Kanye West Unveils His Presidential Platform
Kanye West’s presidential campaign, which has so far seen only one actual campaign event, continues to crawl forward, with the help of professionals generally associated with the Republican Party. Efforts to get West on the ballot in some states, including Wisconsin, New Jersey, and Illinois, are already being challenged as fraudulent.
West seemed to endorse the idea that he’s in it to hurt the Democrats to the only reporter that he seems inclined to talk to, Randall Lane of Forbes. “I’m not denying it; I just told you,” West texted back when Lane pressed him on the idea that West’s campaign was going to serve as a spoiler against Biden. West currently polls nationally at around 2 percent.
Kanye 2020 has now released something like a platform of policies and stances, each and every one of which is buttressed by a quote from the Bible.
If West really is hoping to win and if Republicans are indeed deliberately helping him based on the belief that West will siphon more votes away from Democratic candidate Joe Biden than from Republican President Donald Trump, does that platform seem intelligently crafted for the purpose of taking votes away from Biden?
The platform’s main concerns are restoring prayer in school; reducing (through means unspecified) household and student debt; rearranging public education to provide “the widest possible range of educational and vocational paths to job opportunities and career success”; avoiding “foreign quagmires that do not advance our national interest, and which last for decades”; reforming criminal justice and policing to avoid undue harm to the poor and minorities; ending federal sentencing guidelines that result in “ridiculous sentences for the most minor offenses”; supporting clean air and water and renewable energy; calling for “fair trade, not one-sided deals that hurt American workers”; and “support[ing] faith-based groups to provide vital local services.”
The platform says nothing about immigration, a hot-button issue that divides a typical would-be Trump voter from a typical would-be Biden voter.
Some of West’s policy ideas are things many Democratic voters undoubtedly want from Biden. But will the platform actually help West undermine the Biden campaign? The impact on with West himself or any potential West voter of Biden picking Sen. Kamala Harris (D–Calif.) as his running mate remains to be seen.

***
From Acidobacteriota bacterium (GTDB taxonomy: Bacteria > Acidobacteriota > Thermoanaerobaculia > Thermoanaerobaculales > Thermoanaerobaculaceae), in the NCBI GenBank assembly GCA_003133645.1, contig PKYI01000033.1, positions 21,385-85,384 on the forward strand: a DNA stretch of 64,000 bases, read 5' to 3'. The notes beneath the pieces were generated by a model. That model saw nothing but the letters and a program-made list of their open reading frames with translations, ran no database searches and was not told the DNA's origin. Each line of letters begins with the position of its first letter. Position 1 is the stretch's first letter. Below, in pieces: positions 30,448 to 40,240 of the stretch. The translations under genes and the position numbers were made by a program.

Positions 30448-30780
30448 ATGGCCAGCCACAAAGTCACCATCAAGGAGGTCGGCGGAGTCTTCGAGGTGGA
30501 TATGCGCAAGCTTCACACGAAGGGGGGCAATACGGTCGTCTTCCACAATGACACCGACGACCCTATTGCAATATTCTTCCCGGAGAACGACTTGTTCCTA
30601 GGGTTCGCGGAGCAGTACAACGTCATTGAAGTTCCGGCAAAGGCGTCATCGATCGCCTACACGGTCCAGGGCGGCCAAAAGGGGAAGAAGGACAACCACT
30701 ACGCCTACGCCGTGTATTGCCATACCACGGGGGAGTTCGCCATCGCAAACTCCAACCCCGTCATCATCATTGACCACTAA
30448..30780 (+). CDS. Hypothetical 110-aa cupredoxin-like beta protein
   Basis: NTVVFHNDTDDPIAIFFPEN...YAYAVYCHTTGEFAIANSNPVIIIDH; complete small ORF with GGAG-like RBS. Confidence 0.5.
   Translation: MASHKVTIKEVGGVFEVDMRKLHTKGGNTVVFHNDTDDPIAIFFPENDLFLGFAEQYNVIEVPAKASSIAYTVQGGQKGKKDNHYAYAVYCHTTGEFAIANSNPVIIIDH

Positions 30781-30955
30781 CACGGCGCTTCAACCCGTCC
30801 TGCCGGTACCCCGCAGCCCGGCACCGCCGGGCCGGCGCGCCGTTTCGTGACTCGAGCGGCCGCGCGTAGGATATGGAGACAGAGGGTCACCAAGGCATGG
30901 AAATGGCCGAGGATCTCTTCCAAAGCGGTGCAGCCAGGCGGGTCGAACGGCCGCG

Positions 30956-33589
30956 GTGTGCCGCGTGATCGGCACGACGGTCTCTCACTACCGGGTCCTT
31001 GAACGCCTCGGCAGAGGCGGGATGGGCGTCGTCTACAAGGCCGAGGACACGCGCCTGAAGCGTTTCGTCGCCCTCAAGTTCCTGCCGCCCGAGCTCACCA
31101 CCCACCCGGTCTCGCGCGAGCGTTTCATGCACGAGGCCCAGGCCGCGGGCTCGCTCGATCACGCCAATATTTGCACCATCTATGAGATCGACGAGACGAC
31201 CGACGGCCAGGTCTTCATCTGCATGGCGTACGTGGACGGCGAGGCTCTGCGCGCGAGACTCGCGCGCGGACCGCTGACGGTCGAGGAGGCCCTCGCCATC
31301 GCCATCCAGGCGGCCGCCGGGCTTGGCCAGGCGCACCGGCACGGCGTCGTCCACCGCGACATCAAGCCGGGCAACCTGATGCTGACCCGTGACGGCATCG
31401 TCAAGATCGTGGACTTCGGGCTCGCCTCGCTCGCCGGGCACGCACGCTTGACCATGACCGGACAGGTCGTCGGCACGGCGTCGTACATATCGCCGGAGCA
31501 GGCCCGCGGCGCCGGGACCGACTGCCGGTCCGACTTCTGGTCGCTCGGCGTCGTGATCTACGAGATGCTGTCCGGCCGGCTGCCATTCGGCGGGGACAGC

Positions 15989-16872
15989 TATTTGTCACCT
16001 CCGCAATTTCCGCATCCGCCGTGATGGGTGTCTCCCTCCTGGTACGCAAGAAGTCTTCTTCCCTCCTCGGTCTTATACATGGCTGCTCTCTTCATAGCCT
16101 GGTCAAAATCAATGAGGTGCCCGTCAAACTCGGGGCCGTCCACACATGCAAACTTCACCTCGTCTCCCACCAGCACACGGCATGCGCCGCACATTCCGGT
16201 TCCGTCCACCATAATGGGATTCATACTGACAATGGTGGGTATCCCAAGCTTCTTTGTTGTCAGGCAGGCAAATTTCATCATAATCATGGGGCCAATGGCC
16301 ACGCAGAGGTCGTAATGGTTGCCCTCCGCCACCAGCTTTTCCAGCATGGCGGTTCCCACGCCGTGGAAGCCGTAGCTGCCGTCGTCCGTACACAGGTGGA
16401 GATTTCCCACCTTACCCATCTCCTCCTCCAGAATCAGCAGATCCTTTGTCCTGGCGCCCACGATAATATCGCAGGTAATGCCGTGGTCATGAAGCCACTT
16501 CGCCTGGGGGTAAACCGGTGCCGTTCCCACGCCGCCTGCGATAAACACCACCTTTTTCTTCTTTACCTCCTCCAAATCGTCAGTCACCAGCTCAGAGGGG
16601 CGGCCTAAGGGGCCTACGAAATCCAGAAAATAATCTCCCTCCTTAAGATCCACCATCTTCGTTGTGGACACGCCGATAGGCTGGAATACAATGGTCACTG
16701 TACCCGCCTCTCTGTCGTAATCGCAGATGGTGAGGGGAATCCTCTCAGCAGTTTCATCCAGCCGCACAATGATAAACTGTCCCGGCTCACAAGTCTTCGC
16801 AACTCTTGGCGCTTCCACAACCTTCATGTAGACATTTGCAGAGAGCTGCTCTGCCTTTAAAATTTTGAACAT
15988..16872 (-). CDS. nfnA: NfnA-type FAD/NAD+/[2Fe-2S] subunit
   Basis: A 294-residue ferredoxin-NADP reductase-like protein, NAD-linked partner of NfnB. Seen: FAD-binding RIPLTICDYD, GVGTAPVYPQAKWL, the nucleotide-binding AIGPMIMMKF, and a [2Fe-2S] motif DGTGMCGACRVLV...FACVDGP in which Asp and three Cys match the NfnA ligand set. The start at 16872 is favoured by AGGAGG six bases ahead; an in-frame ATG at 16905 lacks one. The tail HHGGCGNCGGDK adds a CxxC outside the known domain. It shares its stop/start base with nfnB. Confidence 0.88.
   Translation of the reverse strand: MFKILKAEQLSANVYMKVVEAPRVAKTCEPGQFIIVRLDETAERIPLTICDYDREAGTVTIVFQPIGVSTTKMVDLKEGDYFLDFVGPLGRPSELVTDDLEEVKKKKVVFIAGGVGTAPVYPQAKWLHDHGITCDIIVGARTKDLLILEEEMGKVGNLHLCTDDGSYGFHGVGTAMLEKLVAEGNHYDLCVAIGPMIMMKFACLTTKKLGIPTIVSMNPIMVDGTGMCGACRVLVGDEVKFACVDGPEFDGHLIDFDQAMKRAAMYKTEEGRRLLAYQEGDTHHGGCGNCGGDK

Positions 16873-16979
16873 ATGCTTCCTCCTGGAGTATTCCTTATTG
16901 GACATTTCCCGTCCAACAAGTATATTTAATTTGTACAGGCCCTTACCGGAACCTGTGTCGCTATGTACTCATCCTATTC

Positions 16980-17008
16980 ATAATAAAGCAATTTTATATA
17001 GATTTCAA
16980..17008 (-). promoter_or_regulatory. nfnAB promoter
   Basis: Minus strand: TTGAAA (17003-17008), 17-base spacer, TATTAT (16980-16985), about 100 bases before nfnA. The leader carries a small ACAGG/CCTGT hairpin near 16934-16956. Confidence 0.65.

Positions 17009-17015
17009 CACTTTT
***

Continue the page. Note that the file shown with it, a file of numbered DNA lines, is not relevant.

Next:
Those looking for a more religious candidate might already be OK with Biden, even if he’s not calling for prayer in school or buttressing his positions with Bible quotes. For example, 70 percent of Democrats in a February Pew Research poll said they saw Biden as somewhat or very religious.
On the other hand, a certainty of belief in God, something one would think would lead one to lean Kanye, is far more prominent among Republicans than Democrats, 73 to 55 percent. Indeed, religious belief is “very important” to 61 percent of Republicans, while just 47 percent of Democrats said the same. Meanwhile, only 29 percent of Democrats or Democratic-leaning Americans go to religious services weekly.
It may be that black Democrats are less strongly devoted to the Democratic Party’s progressive-leaning rising wing and perhaps more open to voting West. For example, in 2019 about 65 percent of black Democrats in a Pew Research poll described themselves as conservative or moderate. In that same poll, “black Democrats also are more likely than other Democrats to say morality is linked to a belief in God. A 55% majority of black Democrats say ‘it is necessary to believe in God in order to be moral.'”
The same Pew poll points to another area where the beliefs of black Democrats might make them inclined to like West’s platform: “Black Democrats are more likely than other Democrats to say racism is a very big problem for the country: 79% of black Democrats say this, compared with 70% of Hispanic Democrats and 52% of white Democrats. Black Democrats also see job opportunities for all Americans as a bigger problem for the country than white or Hispanic Democrats.”
And unlike West, who has been an enthusiastic Trump fan in the past, a whopping 96 percent of black Democrats disapprove of Trump as president, with 79 percent doing so “strongly.”
According to one academic paper, voting patterns indicate that partisan identification was more important to more black voters than strict agreement on moral or policy issues. That could be bad news for Kanye 2020.
However, a 2019 poll from Third Way and the Joint Center for Political and Economic Studies, which tried to figure out which issues were most important to black voters, indicates that West’s platform might have some real appeal. Of course, that assumes that West actually does anything to make people aware of his positions, such as actively campaigning or talking to the media.
According to that same 2019 poll, 66 percent of polled black Americans see improved water and air quality as something that would benefit them “a great deal.” The same was said by 66 percent of black Americans about “creating more higher paying jobs,” by 57 percent about “reforming the criminal justice system,” and by 55 percent about “providing more access to credit.” West’s platform speaks to those issues.
There is no polling that I’ve found which would suggest that West’s insistence on a less bellicose foreign policy is of particular appeal to black voters. In fact, West’s rhetoric on the issue so closely matches that of Trump that a voter would have little reason to prefer West to Trump in this area.
And it surely has not helped West’s candidacy that his own wife basically called it an expression of West’s mental illness after his one campaign event so far. But as West later insisted to Forbes, though he is “walking” for president, he is “walking…to win.”
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